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Nathan Moody of Los Alamos National Laboratory to share in 2021 IEEE particle accelerator award

Moody was cited for “deep and broad contributions to accelerator science and technology, especially multi-disciplinary photocathode science”
September 24, 2020
Nathan Moody

Nathan Moody, leader of the Accelerators and Electrodynamics group at Los Alamos National Laboratory, will share in the 2021 IEEE Particle Accelerator Science and Technology award.

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We’re very excited about Nathan Moody’s recognition with the 2021 PAST Award, which is testament to his leadership, and Nathan’s and his colleagues’ technical achievements.- John Sarrao, deputy director for Science, Technology, and Engineering

LOS ALAMOS, N.M., Sept. 24, 2020—Nathan Moody of Los Alamos National Laboratory is a co-winner of the Institute of Electrical and Electronics Engineers (IEEE) Nuclear and Plasma Sciences Society (NPSS) 2021 Particle Accelerator Science and Technology (PAST) Award.

“We’re very excited about Nathan Moody’s recognition with the 2021 PAST Award, which is testament to his leadership, and Nathan’s and his colleagues’ technical achievements,” said John Sarrao, deputy director for Science, Technology, and Engineering at Los Alamos. “We also look forward to watching his future accomplishments on behalf of the Laboratory and the accelerator community.”

Moody shares the award with Xijie Wang of SLAC National Accelerator Laboratory.

Moody was cited for “deep and broad contributions to accelerator science and technology, especially multi-disciplinary photocathode science.” Wang’s citation is for “contributions to the development of high brightness, ultrafast electron beams and their applications to free-electron lasers and ultrafast electron diffraction.”

Moody is the group leader for Accelerators and Electrodynamics at Los Alamos. He came to the Lab after receiving his Ph.D. in electrical engineering from the University of Maryland, where he focused on self-healing photocathodes. He expanded this work at Los Alamos, which has led to the development of the Applied Cathode Engineering and Robustness Technology (ACERT) facility.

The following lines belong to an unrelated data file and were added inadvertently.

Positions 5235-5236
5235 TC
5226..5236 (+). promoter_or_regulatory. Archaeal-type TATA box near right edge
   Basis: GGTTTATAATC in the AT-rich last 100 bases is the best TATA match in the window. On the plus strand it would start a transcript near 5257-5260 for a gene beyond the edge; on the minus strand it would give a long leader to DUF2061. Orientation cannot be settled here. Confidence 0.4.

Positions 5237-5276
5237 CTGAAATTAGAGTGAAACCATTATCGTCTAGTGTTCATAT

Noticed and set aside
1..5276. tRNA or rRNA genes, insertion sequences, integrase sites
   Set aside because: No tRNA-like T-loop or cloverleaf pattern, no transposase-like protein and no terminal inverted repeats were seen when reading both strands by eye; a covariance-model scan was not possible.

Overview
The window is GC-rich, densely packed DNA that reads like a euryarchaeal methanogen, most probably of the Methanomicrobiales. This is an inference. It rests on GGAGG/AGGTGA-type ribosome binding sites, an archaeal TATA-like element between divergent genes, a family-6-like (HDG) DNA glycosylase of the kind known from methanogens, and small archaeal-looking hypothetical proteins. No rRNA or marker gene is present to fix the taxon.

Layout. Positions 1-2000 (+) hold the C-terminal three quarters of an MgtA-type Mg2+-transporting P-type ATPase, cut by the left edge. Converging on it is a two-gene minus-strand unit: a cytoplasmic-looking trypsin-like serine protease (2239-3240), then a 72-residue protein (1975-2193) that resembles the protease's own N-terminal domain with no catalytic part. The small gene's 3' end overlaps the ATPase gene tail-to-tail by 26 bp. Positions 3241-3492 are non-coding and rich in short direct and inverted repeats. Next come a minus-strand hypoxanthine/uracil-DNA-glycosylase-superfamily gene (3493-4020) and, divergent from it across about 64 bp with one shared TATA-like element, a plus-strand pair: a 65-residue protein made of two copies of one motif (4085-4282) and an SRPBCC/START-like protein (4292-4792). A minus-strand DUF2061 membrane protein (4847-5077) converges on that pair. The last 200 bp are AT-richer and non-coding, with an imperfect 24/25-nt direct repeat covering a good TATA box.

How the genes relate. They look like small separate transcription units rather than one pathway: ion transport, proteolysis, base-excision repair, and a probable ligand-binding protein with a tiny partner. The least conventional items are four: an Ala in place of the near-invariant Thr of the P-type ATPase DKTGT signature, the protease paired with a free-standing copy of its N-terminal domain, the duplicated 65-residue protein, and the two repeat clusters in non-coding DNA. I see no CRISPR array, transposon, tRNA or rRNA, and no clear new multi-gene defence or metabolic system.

The ACERT effort has generated numerous patents and was instrumental in winning a highly prestigious R&D 100 award in 2019 for Atomic Armor – a versatile application method of graphene that is an example of how a materials-centric approach to accelerator problems can lead to breakthroughs beneficial to many other fields.

He has served in the local IEEE section as the NPSS chapter chair for three years and has been involved in science, technology, engineering, and mathematics education outreach as a staff scientist mentor in the local community.

The PAST Award is sponsored by the Particle Accelerator Science and Technology Technical Committee of the IEEE Nuclear and Plasma Sciences Society. Details on the award and the previous recipients can be found on the Society’s website.

Funding: Laboratory Directed Research and Development, Los Alamos National Laboratory

About Los Alamos National Laboratory

Los Alamos National Laboratory, a multidisciplinary research institution engaged in strategic science on behalf of national security, is managed by Triad, a public service oriented, national security science organization equally owned by its three founding members: Battelle Memorial Institute (Battelle), the Texas A&M University System (TAMUS), and the Regents of the University of California (UC) for the Department of Energy’s National Nuclear Security Administration.

Los Alamos enhances national security by ensuring the safety and reliability of the U.S. nuclear stockpile, developing technologies to reduce threats from weapons of mass destruction, and solving problems related to energy, environment, infrastructure, health, and global security concerns.